One of the most valued concepts in a South Carolina courtroom is that you are innocent until a judge or jury finds you guilty due to proof that you did the crime. The presumption of innocence is sacred because it helps keep the legal system fair. However, this concept seems to only apply within the courtroom, at least in modern times.

There is a movement by the public to condemn people accused of a crime before they even go to trial, according to The Hill. In the court of public opinion, nobody is safe, and the consequences of a conviction by the people are high. Unfortunately, the public does not have to honor the presumption of innocence.

The elements

Generally, the court of public opinion only needs a report by the media to grab onto a story. The public does not need evidence, and if there is a suggestion of evidence, it does not require proof that it is accurate or valid. People will take what the media says as proof enough.

Thanks to the widespread use of social media, a news story breaks, and everyone has an opinion to share with others. People do not wait to hear testimony or see proof. If they feel a person is guilty, then he or she is guilty as far as they care. The opinion spreads like wildfire.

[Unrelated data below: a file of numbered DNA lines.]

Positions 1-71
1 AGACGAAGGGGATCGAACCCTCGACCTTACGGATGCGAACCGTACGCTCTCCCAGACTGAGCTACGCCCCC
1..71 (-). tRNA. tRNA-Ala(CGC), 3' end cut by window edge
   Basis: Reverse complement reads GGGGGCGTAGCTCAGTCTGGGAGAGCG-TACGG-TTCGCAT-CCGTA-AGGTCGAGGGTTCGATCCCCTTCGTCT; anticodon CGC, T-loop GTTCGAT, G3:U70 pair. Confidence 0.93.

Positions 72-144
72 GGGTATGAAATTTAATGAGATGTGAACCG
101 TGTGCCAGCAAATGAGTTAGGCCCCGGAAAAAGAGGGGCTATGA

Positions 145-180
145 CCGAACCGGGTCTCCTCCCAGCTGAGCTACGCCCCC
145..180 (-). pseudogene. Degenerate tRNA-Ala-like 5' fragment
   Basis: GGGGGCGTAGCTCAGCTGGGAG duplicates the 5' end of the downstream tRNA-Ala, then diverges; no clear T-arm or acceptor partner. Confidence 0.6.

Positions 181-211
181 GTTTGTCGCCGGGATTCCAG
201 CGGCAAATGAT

The effects

If you happen to be the victim of the court of public opinion, the consequences may be far-reaching. You could lose your job because of the negative attention. You may lose family and friends because of the portrayal of you and the situation. It could also damage your reputation. Even if a court of law later finds you innocent, the damage from the public remains.

So, while the court should always provide you with the presumption of innocence, it is not the only court you have to worry about. The court of public opinion may not be able to send you to prison, but it may still damage your life.